1. Number Theory Help

I need help solving a problem for my discrete class.

The problem is : Prove no integer solutions of x and y satisfy the equation $\displaystyle 3x^2 + 5y^2 = 19$. Hint: Consider this equation in modulo 5.

My attempt:
Assume $\displaystyle 3x^2 + 5y^2 = 19$
Thus, in mod 5,

$\displaystyle 3x^2 + 5y^2 \equiv 19$

$\displaystyle 3x^2 + 5y^2 \equiv 4$
Note that 5y^2 in mod 5 will always be 0, since it will be a multiple of 5, thus:

$\displaystyle 3x^2 \equiv 4$

Now I broke it case by case to see what x^2 will have to be to satisfy the above requirement.
I found that

$\displaystyle x^2 \equiv 3$ in order for
$\displaystyle 3x^2 \equiv 4$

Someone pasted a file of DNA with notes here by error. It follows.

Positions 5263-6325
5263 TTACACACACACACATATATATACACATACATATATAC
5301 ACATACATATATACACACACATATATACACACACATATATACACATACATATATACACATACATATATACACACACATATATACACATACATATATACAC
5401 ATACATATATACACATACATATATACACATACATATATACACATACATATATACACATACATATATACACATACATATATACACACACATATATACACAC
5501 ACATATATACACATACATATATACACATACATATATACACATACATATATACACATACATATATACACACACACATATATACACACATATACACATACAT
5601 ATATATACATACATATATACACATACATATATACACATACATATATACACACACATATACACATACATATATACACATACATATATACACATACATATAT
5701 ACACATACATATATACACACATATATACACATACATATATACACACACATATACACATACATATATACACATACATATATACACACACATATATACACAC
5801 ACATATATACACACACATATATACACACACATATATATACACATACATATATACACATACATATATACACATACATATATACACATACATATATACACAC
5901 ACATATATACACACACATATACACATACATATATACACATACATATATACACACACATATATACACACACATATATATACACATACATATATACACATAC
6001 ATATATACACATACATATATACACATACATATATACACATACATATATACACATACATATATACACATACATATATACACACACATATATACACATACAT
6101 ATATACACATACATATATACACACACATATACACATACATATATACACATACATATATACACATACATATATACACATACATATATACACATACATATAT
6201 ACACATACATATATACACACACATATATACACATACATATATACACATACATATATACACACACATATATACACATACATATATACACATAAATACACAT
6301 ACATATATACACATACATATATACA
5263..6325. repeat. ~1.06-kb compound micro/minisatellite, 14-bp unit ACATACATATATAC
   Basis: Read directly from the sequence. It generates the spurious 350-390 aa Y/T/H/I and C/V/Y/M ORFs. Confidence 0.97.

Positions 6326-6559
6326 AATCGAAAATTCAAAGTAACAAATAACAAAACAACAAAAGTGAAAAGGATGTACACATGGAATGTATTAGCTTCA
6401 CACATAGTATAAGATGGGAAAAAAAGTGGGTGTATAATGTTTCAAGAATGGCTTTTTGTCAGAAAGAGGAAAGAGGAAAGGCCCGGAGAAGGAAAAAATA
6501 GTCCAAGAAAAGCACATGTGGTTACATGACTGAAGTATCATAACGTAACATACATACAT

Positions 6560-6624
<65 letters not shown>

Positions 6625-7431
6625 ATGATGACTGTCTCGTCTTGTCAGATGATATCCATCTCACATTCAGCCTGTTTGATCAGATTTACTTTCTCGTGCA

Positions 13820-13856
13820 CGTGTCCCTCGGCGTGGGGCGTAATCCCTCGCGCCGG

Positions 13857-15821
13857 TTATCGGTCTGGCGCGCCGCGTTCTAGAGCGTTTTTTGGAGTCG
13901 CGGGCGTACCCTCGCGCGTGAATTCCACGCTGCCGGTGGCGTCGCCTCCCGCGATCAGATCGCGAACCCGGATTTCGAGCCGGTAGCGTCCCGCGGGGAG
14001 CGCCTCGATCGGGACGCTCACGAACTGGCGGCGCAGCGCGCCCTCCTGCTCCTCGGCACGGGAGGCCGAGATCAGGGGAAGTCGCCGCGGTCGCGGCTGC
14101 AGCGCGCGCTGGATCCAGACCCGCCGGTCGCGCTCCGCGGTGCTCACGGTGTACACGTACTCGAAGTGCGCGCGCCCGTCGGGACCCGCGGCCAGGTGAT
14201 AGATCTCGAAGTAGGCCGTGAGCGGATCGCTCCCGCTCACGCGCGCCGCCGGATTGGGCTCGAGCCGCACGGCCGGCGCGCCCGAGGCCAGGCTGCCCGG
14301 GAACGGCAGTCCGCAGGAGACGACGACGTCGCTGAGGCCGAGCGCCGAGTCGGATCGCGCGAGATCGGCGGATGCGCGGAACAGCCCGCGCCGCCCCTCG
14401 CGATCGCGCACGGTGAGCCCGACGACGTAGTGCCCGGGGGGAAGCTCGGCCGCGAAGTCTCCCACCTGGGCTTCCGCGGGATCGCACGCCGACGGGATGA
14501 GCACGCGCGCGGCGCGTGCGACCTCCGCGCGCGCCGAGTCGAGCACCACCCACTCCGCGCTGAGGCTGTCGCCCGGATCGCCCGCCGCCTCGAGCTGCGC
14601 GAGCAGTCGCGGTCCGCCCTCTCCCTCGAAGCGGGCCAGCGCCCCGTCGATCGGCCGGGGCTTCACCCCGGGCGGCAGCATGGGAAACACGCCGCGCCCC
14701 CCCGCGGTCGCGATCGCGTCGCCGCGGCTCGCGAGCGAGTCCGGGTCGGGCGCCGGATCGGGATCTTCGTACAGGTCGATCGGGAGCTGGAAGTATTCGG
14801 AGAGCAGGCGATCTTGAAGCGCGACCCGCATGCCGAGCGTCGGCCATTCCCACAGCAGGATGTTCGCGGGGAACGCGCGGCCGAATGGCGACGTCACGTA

$\displaystyle x^2 \equiv 3$ implies $\displaystyle (\exists k \in Z )(5k+3 = x^2)$

The following steps may be useless and/or incorrectly derived, but i dont know what else to do:

if 5k+3 = x^2 , then $\displaystyle 5k = x^2 - 3$

What now?

2. Re: Number Theory Help

If $\displaystyle x \equiv 0 \pmod{5}$ then $\displaystyle x^2 \equiv 0 \pmod{5}$.
If $\displaystyle x \equiv 1 \pmod{5}$ then $\displaystyle x^2 \equiv 1 \pmod{5}$.
If $\displaystyle x \equiv 2 \pmod{5}$ then $\displaystyle x^2 \equiv 4 \pmod{5}$.
If $\displaystyle x \equiv 3 \pmod{5}$ then $\displaystyle x^2 \equiv 4 \pmod{5}$.
If $\displaystyle x \equiv 4 \pmod{5}$ then $\displaystyle x^2 \equiv 1 \pmod{5}$.

3. Re: Number Theory Help

there's probably a more formal method but you can notice that

$x^2 \pmod{5} = (x \pmod{5})(x \pmod{5}) \pmod{5}$

so we only have to look at $x \in \{0,1,2,3,4\}$

$x^2 \pmod{5} \in \{0,1,4\} \Rightarrow 3x^2 \pmod{5} \in \{0,2,3\}$

$4 \not \in \{0,2,3\}$

so the equation has no solutions mod 5

if there was a general solution it would be a solution mod any integer